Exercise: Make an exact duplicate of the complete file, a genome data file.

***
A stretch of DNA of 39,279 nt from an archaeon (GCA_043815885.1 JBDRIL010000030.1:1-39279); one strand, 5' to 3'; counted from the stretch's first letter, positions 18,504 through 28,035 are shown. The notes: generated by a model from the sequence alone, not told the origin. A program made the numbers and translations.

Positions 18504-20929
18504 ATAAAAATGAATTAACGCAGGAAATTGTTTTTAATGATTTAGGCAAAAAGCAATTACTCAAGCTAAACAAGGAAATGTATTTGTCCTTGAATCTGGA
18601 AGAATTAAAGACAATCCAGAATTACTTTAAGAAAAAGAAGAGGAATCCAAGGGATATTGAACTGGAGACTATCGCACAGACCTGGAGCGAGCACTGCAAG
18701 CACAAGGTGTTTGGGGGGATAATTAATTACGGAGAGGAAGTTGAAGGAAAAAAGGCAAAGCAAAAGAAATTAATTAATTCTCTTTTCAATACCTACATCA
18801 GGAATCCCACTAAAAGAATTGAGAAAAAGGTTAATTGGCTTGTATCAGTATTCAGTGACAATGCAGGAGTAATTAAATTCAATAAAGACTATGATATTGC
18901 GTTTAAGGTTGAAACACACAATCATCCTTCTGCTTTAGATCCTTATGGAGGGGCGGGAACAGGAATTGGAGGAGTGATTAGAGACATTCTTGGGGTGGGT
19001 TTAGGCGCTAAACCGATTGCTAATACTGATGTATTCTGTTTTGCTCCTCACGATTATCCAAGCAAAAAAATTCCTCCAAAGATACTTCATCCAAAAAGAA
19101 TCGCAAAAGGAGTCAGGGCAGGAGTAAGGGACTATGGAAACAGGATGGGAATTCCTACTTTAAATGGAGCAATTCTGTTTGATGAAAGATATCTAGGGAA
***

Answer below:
A stretch of DNA of 39,279 nt from an archaeon (GCA_043815885.1 JBDRIL010000030.1:1-39279); one strand, 5' to 3'; counted from the stretch's first letter, positions 18,504 through 28,035 are shown. The notes: generated by a model from the sequence alone, not told the origin. A program made the numbers and translations.

Positions 18504-20929
18504 ATAAAAATGAATTAACGCAGGAAATTGTTTTTAATGATTTAGGCAAAAAGCAATTACTCAAGCTAAACAAGGAAATGTATTTGTCCTTGAATCTGGA
18601 AGAATTAAAGACAATCCAGAATTACTTTAAGAAAAAGAAGAGGAATCCAAGGGATATTGAACTGGAGACTATCGCACAGACCTGGAGCGAGCACTGCAAG
18701 CACAAGGTGTTTGGGGGGATAATTAATTACGGAGAGGAAGTTGAAGGAAAAAAGGCAAAGCAAAAGAAATTAATTAATTCTCTTTTCAATACCTACATCA
18801 GGAATCCCACTAAAAGAATTGAGAAAAAGGTTAATTGGCTTGTATCAGTATTCAGTGACAATGCAGGAGTAATTAAATTCAATAAAGACTATGATATTGC
18901 GTTTAAGGTTGAAACACACAATCATCCTTCTGCTTTAGATCCTTATGGAGGGGCGGGAACAGGAATTGGAGGAGTGATTAGAGACATTCTTGGGGTGGGT
19001 TTAGGCGCTAAACCGATTGCTAATACTGATGTATTCTGTTTTGCTCCTCACGATTATCCAAGCAAAAAAATTCCTCCAAAGATACTTCATCCAAAAAGAA
19101 TCGCAAAAGGAGTCAGGGCAGGAGTAAGGGACTATGGAAACAGGATGGGAATTCCTACTTTAAATGGAGCAATTCTGTTTGATGAAAGATATCTAGGGAA